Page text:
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News Day: Feds rescue MN budget deficit

March 3: More news — Coleman asks for new election / Cut, cut, cut / Medicare paying off insurance companies / City Council putting brakes on Central Corridor plans? / Lock ’em up / MN Job Watch

MN budget deficit: better news MPR reports that the budget projections due out later this morning will show good news for Minnesotans, with federal stimulus money riding to the rescue. Without the federal aid, the two-year deficit was projected to grow to $6.4 billion, but with the aid, it will shrink to $4.57 billion (from the previously-projected $4.8 billion.) That’s about the only good news, with unemployment up, tax revenues down, and the Guv stlll insisting on balancing the budget by slashing LGA and other state expenditures and refusing to consider tax increases.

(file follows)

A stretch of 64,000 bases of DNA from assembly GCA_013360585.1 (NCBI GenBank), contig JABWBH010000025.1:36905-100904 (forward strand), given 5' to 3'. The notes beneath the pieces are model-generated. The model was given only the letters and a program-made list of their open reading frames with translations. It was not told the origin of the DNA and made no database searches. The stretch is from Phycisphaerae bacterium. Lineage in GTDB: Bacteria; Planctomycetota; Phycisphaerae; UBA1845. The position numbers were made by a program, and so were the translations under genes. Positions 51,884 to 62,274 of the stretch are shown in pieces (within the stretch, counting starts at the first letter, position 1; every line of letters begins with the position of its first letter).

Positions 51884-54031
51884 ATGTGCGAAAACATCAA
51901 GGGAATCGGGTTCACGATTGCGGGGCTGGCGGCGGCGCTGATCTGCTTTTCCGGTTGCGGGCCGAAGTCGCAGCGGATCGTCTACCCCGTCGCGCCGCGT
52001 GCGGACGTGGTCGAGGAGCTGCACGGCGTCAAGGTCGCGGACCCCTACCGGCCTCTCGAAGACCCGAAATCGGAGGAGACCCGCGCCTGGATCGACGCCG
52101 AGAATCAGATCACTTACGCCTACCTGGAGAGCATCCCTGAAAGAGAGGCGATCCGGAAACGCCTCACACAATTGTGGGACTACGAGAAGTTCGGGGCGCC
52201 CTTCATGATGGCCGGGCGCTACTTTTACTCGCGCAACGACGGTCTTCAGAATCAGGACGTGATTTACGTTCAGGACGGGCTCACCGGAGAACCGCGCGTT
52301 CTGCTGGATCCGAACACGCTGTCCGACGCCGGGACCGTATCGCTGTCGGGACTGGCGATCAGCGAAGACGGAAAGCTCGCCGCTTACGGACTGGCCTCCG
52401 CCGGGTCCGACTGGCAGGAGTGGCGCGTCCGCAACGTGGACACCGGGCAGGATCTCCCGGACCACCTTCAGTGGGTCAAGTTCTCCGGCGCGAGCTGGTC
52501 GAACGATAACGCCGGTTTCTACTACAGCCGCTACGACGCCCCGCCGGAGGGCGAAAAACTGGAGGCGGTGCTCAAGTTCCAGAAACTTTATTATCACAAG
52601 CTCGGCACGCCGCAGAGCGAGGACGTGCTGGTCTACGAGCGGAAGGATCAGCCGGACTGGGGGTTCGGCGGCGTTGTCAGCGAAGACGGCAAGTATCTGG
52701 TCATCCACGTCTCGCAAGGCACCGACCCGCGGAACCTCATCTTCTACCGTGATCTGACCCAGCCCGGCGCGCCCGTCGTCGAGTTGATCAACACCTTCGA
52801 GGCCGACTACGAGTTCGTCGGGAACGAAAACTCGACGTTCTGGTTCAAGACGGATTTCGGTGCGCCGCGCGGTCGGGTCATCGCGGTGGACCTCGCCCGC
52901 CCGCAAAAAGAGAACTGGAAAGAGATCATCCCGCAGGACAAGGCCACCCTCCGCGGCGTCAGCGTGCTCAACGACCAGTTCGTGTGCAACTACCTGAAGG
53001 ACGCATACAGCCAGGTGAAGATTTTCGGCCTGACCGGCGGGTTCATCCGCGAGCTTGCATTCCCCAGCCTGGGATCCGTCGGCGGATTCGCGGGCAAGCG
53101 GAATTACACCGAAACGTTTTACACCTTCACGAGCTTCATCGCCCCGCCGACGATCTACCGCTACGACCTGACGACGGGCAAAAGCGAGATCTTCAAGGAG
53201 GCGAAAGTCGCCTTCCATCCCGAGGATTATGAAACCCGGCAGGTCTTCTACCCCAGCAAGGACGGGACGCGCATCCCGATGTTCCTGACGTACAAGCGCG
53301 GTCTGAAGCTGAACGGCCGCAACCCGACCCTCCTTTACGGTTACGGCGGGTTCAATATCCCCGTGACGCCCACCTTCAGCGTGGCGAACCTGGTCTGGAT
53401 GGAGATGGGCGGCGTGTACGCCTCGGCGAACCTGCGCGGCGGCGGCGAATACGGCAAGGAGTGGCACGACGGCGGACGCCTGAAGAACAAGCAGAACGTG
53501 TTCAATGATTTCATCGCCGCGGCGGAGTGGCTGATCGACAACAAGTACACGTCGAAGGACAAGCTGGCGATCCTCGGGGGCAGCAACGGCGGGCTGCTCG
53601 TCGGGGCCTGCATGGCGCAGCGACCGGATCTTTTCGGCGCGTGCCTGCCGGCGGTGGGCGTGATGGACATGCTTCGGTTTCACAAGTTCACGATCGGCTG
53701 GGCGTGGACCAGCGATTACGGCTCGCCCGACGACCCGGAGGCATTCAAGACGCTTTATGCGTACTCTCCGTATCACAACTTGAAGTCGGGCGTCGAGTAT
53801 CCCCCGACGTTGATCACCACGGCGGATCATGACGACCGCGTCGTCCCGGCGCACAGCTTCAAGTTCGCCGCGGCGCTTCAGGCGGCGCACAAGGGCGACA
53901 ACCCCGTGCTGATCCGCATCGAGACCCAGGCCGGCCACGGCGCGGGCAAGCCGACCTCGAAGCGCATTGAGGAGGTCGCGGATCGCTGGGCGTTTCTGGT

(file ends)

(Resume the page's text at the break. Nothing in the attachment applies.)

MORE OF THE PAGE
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News Day 2/25/09: Carstarphen still coy / Govt funds for MSM / Mueller and the mosque / MN Job Watch, recount, more

Carstarphen still coy St. Paul schools superintendent Meria Carstarphen still isn’t talking about whether she is a candidate for the Austin, TX superintendent’s position, reports Doug Belden in the PiPress, and she’s also not answering questions about whether she has applications in anywhere else.